2 February 2022
by Gavin Abercrombie, Heriot Watt University
In late October 2021, I packed my suitcase and left dark, damp, dreich Edinburgh for, well, dark, damp, dreich Milan. Okay, maybe the days are a little longer, but the climate in winter is pretty familiar to the vitamin D-starved Scotland-based postdoctoral researcher – oh, and they have ‘alien’ winter-proof mosquitos well into November.
Thanks to the award of a Postdoctoral and Early Career Researcher Exchanges (PECE) award, in Autumn/Winter 2021/22, I was to spend almost three months as a visiting researcher at the MilaNLP natural language processing group (NLP) at Bocconi University in
Unfortunately, the second half of my visit was somewhat marred by the emergence of the Omicron COVID variant, resulting in two periods of enforced self-isolation, and limited opportunity for in-person working with other people. Nevertheless, I was able to begin work on two projects in collaboration with researchers at Bocconi and an industry partner. These focused on the human side of AI, the labels given to texts used to train machine learning systems, the people who create them, and the possible subjectivity they bring to these tasks. In short, we want to examine how consistent people are, to what extent they agree with each other, how their languages and bilingualism may affect their responses, and how reliable the datasets that AI systems are based on them are. While these studies are still works in progress, we hope to submit papers based on them for publication later this year.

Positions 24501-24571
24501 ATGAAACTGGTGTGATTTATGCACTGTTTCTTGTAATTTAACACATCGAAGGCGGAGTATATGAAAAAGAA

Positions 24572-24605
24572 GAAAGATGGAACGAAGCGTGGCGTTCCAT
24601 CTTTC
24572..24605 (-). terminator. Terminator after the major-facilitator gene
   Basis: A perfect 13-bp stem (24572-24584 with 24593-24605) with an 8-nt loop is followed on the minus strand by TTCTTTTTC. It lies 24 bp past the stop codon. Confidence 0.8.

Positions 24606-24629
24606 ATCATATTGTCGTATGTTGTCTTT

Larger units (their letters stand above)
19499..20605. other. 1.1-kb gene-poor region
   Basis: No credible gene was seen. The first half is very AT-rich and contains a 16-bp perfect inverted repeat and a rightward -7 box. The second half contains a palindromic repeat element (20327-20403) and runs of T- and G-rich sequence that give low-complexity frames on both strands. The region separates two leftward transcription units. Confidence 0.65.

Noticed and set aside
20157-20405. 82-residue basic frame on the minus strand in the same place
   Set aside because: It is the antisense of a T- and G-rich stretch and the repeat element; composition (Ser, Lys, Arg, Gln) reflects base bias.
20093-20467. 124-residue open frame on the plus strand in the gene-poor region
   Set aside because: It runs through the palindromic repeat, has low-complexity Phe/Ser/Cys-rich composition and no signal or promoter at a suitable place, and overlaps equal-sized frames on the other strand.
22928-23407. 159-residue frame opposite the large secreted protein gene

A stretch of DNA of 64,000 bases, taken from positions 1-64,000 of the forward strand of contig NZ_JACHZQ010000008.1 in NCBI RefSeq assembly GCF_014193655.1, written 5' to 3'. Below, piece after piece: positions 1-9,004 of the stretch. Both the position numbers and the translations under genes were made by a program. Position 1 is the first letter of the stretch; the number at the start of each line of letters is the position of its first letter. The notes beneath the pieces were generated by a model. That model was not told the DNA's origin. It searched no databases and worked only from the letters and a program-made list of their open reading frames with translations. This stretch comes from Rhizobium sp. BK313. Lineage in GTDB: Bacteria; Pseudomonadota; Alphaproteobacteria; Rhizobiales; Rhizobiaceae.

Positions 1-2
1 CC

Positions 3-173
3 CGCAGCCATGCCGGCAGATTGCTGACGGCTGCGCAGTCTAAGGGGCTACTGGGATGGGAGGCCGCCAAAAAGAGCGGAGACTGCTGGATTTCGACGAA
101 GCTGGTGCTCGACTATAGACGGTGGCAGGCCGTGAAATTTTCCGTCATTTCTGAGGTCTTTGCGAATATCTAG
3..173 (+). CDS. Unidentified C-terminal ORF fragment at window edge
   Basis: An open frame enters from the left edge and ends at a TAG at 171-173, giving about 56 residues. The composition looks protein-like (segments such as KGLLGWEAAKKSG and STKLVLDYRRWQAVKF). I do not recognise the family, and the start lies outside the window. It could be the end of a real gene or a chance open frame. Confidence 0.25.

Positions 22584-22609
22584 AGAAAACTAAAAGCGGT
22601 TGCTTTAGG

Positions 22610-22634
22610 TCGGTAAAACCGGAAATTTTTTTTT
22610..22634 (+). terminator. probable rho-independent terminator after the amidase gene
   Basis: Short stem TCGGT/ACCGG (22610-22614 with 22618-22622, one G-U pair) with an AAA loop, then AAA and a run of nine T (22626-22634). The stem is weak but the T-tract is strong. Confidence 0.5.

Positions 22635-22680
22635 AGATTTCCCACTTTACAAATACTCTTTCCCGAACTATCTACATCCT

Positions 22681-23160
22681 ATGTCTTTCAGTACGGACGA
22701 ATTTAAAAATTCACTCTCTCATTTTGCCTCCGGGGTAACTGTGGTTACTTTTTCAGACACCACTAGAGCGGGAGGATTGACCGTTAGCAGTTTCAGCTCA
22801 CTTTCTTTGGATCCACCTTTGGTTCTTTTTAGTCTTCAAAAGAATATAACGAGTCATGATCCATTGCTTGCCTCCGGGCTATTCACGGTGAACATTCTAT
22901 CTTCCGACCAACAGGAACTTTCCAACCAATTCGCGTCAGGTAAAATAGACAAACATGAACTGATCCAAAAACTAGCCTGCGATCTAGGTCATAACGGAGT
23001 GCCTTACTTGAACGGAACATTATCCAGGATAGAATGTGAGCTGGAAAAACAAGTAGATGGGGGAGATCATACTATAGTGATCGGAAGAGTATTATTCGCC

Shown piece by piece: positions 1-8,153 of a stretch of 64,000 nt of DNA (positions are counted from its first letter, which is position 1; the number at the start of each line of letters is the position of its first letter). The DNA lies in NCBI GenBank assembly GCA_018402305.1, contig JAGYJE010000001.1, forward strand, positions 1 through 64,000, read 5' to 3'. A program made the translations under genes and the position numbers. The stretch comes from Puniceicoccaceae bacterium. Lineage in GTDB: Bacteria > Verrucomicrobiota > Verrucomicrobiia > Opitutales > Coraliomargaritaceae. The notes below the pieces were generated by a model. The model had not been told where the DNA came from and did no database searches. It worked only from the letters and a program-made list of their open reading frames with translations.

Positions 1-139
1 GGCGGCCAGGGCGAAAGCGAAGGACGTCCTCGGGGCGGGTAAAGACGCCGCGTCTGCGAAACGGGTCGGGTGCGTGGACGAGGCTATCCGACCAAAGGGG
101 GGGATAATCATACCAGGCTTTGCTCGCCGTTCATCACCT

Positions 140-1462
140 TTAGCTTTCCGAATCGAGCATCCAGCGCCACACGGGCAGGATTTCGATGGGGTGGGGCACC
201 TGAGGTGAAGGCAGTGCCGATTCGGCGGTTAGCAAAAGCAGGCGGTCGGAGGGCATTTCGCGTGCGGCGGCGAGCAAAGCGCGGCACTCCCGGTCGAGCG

After almost two years of working from home, the highlight of the visit was undoubtedly being able to work in-person with other researchers, as, for most of my stay, life in Milan went on as normal, at least for those with the vaccination ‘green pass’. I was therefore able to discuss my work and give in-person presentations, both at Bocconi and the University of Turin.
I met a lot of great people, both at and outwith Bocconi, several of whom I have begun collaborations with. Hopefully this will be the start of a long running, two-way relationship between the Scottish and Italian NLP research communities. Although next time I’ll try to time my visit in between the freezing-fog and killer-mosquito seasons.
1.Negri et al. (2021) Evidence for the spread of the alien species Aedes koricus in the Lombardy region, Italy. Parasites Vectors 14, 534 (2021). https://doi.org/10.1186/s13071-021-05031-7